Knight acknowledges that TTI has not had a history in semiconductors. “The biggest pitfall the TTI companies face is trying to integrate semiconductors into what it already does,” Knight said. “The differences in the semiconductor market are profound enough that if we lose sight of our specialty strategy and try to become a broadline, [the model] may not succeed. That’s why we are being so clear that Changnam will remain a standalone company even within the semiconductor group. We’re not saying there are no synergies, but there won’t be an intermingling of sales and product teams.”
Strategically, Changnam will also help TTI gain a foothold in the massive South Korean electronics market. “Today, TTI has very little presence in the South Korean market, a market that has grown to be quite significant,” said TTI founder and CEO Paul Andrews in a statement. “Changnam changes that in a meaningful way, and while they contribute to the build-out of our semiconductor business, our association with them will help all of the TTI family of companies progress in this important marketplace.” According to the International Trade Administration, Korea’s electronic products industry, which is the largest demand factor for semiconductors, was expected to grow from $24.7 billion in 2014 to $26.2 billion in 2016.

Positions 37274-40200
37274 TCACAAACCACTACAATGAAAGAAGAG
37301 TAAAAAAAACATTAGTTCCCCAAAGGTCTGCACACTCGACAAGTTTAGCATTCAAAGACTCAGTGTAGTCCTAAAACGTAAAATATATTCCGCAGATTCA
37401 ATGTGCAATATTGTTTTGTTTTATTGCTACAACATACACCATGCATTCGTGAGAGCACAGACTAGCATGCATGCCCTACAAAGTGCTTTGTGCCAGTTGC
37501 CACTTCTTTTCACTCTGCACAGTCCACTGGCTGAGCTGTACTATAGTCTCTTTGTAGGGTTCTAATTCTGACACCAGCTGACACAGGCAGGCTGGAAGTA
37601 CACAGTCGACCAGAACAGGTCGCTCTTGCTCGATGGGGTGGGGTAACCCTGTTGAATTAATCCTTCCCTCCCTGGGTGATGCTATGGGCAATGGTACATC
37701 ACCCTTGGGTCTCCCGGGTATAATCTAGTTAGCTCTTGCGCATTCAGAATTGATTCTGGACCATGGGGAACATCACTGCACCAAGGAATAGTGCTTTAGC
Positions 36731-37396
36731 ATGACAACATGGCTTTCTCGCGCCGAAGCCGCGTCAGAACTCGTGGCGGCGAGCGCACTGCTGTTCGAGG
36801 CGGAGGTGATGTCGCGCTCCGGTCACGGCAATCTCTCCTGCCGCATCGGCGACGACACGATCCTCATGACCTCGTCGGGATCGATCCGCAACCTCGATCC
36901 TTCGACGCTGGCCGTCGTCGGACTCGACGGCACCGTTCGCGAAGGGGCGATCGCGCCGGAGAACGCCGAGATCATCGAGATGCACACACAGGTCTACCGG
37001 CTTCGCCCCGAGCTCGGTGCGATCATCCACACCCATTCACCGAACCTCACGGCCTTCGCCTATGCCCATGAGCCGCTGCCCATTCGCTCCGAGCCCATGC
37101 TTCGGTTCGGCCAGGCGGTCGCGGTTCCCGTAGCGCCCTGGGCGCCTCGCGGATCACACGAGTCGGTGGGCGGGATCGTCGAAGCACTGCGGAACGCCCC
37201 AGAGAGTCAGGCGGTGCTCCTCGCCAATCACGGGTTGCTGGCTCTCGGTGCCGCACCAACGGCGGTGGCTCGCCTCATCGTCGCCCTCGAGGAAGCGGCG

South Korea is still fairly difficult for U.S. companies to penetrate, Knight explained. “It’s still a rather closed marketplace that operates in a traditional manner. At the moment, nobody has any idea who TTI is. Down the road we hope people will look at TTI and be more open to joint opportunities between TTI and Changnam. This will help us move forward in a way we couldn’t if we had greenfielded.”
Changnam has a number of suppliers in common with TTI and its subsidiaries including Atmel/Microchip, Cree, Diodes Inc., Epson, GigaDevice, IDT, Infineon, Laird, Littelfuse, Pulse Electronics, Qorvo, Telit, Trinamic, and Vishay. There is currently not a lot of synergy between Changnam and Symmetry, said Knight, but TTI envisions commonalities being driven by end market demand. Changnam is principally focused on the automotive, consumer electronics, industrial and wireless end markets. “We see more systems solutions developing around IoT, and we see the convergence of the transportation and consumer electronics markets,” Knight said. “We hope to take advantage of the Changnam relationship with its customer base as it moves forward.”
Knight reiterates that the market’s reception to TTI selling semiconductors has been positive and that more acquisitions are likely. “I think people are probably looking at this differently since we’ve had a track record of not consolidating acquired companies. This is not a one-off." Including the Mouser acquisition in 2000, TTI has bought 11 companies.
"We are not done acquiring by a long shot," Knight added. "We think for a semiconductor specialty distributor who is thinking of selling for any reason there’s no better option than TTI. We have a model that’s holistic and we have a track record of following that model. That’s the reason we do pretty well with this acquisition strategy.”